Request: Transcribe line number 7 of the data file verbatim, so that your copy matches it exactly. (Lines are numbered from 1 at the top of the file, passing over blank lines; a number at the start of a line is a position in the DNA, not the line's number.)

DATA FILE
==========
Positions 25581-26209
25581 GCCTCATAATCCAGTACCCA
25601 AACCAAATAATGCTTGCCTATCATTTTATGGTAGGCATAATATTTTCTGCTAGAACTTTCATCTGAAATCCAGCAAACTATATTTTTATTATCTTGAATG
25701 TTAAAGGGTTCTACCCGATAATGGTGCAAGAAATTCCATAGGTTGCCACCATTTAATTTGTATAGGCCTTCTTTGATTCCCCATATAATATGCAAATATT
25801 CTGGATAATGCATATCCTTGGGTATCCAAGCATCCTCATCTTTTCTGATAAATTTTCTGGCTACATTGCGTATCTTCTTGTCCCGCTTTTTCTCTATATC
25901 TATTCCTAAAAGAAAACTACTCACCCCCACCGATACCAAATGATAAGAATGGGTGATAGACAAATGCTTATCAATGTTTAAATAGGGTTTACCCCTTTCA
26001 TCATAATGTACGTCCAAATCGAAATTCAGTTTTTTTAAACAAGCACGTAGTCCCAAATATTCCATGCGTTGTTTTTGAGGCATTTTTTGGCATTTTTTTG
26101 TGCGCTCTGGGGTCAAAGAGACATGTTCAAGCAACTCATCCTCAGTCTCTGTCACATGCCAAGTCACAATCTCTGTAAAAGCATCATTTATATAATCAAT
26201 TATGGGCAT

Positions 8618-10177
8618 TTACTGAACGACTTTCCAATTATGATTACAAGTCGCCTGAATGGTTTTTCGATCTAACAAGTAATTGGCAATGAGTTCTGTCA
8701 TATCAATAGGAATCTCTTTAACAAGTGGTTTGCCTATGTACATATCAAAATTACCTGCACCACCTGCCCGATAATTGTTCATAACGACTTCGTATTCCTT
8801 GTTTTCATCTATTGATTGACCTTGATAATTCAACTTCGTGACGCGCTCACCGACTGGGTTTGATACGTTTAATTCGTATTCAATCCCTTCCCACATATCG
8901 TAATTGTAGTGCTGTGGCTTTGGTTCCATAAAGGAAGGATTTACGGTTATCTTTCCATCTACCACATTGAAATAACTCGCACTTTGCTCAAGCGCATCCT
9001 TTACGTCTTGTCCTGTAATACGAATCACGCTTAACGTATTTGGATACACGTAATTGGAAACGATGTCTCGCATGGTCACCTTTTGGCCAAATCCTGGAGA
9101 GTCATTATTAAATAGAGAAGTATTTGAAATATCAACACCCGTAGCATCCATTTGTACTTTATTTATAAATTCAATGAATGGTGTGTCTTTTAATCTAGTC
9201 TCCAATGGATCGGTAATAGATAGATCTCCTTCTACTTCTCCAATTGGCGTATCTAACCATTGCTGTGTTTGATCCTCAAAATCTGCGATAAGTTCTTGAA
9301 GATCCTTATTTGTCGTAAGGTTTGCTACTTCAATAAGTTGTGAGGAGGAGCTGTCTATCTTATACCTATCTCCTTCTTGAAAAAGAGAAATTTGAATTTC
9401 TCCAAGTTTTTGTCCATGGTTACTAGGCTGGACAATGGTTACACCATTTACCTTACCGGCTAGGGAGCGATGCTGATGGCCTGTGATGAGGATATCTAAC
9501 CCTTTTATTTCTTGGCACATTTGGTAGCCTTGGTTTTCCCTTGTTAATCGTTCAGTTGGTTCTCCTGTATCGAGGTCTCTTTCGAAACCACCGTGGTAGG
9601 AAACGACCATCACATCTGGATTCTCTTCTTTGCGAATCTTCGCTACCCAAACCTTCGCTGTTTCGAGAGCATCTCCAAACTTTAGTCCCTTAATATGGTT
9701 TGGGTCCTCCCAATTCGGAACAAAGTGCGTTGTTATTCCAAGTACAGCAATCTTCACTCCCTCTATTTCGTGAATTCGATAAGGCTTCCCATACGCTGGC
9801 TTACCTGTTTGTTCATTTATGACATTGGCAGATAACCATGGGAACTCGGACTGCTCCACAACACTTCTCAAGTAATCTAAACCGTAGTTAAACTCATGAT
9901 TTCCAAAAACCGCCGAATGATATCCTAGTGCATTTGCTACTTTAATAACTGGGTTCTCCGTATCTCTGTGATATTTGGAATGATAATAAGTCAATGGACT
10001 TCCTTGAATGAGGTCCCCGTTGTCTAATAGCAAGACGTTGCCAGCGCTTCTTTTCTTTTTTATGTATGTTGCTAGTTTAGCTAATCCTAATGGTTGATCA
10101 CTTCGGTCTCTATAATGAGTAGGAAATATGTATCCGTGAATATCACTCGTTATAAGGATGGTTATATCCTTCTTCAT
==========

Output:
26001 TCATAATGTACGTCCAAATCGAAATTCAGTTTTTTTAAACAAGCACGTAGTCCCAAATATTCCATGCGTTGTTTTTGAGGCATTTTTTGGCATTTTTTTG